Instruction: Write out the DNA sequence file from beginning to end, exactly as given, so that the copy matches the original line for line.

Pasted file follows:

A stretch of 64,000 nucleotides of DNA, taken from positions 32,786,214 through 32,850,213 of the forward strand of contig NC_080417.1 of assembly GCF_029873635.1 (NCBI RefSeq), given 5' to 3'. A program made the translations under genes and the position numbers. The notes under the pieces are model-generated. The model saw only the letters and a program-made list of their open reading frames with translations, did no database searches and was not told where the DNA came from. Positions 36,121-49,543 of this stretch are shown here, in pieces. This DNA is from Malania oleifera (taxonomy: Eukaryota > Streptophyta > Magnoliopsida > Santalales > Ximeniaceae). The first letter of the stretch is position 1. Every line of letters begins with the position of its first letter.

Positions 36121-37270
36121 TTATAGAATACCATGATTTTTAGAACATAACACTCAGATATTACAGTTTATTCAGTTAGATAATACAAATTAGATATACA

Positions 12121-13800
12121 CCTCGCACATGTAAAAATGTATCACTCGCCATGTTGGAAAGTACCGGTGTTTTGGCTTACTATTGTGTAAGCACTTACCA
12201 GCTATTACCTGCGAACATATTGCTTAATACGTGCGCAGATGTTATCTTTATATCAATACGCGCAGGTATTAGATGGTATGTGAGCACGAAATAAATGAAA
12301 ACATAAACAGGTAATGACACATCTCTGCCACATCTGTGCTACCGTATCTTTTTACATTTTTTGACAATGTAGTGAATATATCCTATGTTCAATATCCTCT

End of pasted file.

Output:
A stretch of 64,000 nucleotides of DNA, taken from positions 32,786,214 through 32,850,213 of the forward strand of contig NC_080417.1 of assembly GCF_029873635.1 (NCBI RefSeq), given 5' to 3'. A program made the translations under genes and the position numbers. The notes under the pieces are model-generated. The model saw only the letters and a program-made list of their open reading frames with translations, did no database searches and was not told where the DNA came from. Positions 36,121-49,543 of this stretch are shown here, in pieces. This DNA is from Malania oleifera (taxonomy: Eukaryota > Streptophyta > Magnoliopsida > Santalales > Ximeniaceae). The first letter of the stretch is position 1. Every line of letters begins with the position of its first letter.

Positions 36121-37270
36121 TTATAGAATACCATGATTTTTAGAACATAACACTCAGATATTACAGTTTATTCAGTTAGATAATACAAATTAGATATACA

Positions 12121-13800
12121 CCTCGCACATGTAAAAATGTATCACTCGCCATGTTGGAAAGTACCGGTGTTTTGGCTTACTATTGTGTAAGCACTTACCA
12201 GCTATTACCTGCGAACATATTGCTTAATACGTGCGCAGATGTTATCTTTATATCAATACGCGCAGGTATTAGATGGTATGTGAGCACGAAATAAATGAAA
12301 ACATAAACAGGTAATGACACATCTCTGCCACATCTGTGCTACCGTATCTTTTTACATTTTTTGACAATGTAGTGAATATATCCTATGTTCAATATCCTCT